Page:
Fred Northern’s father thought aviation was for the birds
Fred Northern, 86, one of the area's first airplane pilots, took his first flight at age 12.
"It was the greatest thing in the world," Northern said. "I fell in love with flying right off."
His love of flying took him into what some might call his barnstorming days. He was one of the early pilots in Leavenworth County and built one of the county's first airstrips one on U.S. Highway 24-20 west of Basehor that still operates today.
Northern, who grew up in Springdale, spent much of his life in Basehor and now lives in McLouth, recalls that his early determination to fly landed him, "the awfulest whippin' I ever got."
Northern chuckles as he follows with the story about going up in the air with Henry Mesinger.
"Henry and I took off to fly one night," Northern said. "When we went to land, he stalled it out a little too high. It had a wood undercarriage and we cracked it up."
His father didn't approve of the nighttime ill-fated flight or of his young son's fascination with airplanes.
"I was an only child, and he wasn't too happy about me flying," Northern said.
Flying wasn't the only thing the young Northern was determined to do in his own way, and in his own time.
He married when still a child, he says. He and his wife, Dorothy, were both 16, and they married against his father's wishes.
His wife, who died last year, loved flying and went up with him as often as she could. They eventually had five children, all of whom loved to fly.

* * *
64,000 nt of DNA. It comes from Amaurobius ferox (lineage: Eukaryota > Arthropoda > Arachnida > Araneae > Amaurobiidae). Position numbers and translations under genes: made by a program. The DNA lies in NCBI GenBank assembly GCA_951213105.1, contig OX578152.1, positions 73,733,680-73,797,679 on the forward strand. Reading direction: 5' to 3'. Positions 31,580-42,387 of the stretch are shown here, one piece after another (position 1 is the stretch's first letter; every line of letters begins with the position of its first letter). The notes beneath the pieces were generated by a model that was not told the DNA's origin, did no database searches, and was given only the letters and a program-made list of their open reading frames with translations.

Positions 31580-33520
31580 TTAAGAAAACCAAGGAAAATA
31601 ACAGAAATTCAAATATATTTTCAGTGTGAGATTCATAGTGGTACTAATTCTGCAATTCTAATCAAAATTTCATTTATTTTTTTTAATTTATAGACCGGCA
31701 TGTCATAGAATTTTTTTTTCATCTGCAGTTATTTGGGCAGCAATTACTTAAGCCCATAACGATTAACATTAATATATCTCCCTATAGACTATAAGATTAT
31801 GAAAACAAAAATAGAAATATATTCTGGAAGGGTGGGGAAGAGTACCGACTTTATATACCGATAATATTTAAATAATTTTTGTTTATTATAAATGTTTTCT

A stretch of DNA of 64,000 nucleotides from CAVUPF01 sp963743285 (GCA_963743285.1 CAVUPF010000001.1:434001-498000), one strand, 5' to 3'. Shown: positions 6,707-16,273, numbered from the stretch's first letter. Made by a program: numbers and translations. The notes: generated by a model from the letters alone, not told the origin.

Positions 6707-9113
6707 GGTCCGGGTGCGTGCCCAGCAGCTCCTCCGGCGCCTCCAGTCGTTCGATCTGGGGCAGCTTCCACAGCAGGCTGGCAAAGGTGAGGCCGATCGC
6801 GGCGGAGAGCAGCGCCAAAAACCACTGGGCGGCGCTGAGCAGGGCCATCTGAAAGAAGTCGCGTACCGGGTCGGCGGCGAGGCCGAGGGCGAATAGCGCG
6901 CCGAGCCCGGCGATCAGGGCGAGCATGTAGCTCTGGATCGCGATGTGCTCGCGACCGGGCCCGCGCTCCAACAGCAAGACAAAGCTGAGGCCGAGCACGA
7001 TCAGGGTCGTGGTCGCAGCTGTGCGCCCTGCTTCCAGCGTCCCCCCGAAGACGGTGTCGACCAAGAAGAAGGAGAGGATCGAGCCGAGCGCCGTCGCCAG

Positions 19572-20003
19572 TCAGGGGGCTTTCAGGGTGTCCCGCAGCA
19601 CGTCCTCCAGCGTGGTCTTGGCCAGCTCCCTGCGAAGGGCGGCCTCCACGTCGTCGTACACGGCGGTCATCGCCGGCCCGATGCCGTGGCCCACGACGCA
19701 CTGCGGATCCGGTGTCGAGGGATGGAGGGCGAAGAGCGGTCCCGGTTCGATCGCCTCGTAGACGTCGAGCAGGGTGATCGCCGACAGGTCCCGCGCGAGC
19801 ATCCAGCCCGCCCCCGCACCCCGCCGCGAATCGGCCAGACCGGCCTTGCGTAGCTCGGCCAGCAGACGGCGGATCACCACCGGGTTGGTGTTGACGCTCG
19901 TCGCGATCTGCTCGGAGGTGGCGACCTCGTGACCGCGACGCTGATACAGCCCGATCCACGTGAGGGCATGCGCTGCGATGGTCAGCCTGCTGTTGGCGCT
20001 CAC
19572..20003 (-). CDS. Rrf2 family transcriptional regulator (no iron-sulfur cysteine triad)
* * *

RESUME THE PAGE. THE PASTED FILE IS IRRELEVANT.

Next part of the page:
"Like all kids, they got a big kick out of that," he said.
Northern bought his first plane when he was about 20. He described it as a Lincoln Page, an old army plane from World War I.
One part of flying that brings a smile to his lips is the talk of barnstorming.
Northern was never a barnstormer, he says, but he knew barnstormers, and he did do his fair share of taking people for rides at county fairs in Kansas and Nebraska.
His favorite plane was a Great Lakes trainer biplane with a 40-horsepower engine, built for learning aerobatics.
"It'd do anything you wanted it to do in the aerobatic line real slow," he said. "I sure had a lot of fun with it."
There was nothing to operating the little biplane, Northern said.
"There are only four directions," he said. "If you push forward you're going to go down, if you pull back you're going to go up, if you want to go sideways you lean over this way or that way. You just get the coordination of doing it and you don't go any way too much if you pull back real quick: Whoooooh! Next thing you know you've turned a loop."
All you've got to do to give riders a thrill is, "Go way up and stall it, then it's ready to go any way you want it to," Northern said.
"Some of the passengers would let out a real war whoop. You'd get 'em up there upside down and then stall it, and the down she goes."
He kept the biplane for quite a few years, he said, and then sold it to a man in Nebraska who worked air shows with it.
Life now provides more time for reflection. Northern hasn't piloted a plane for about 10 years, but he still owns a plane and went up in the air with his son, Fred Northern, just a few weeks ago.
Still today, as he learned on his first plane ride more than 70 years ago, Northern said he likes to see how things look from the air.
As to Leavenworth and Jefferson counties where he has lived his life, Northern has watched the area change from a higher perspective than most.
"The biggest difference now, from the air," he said, "is there are fewer farms and the houses are bigger."
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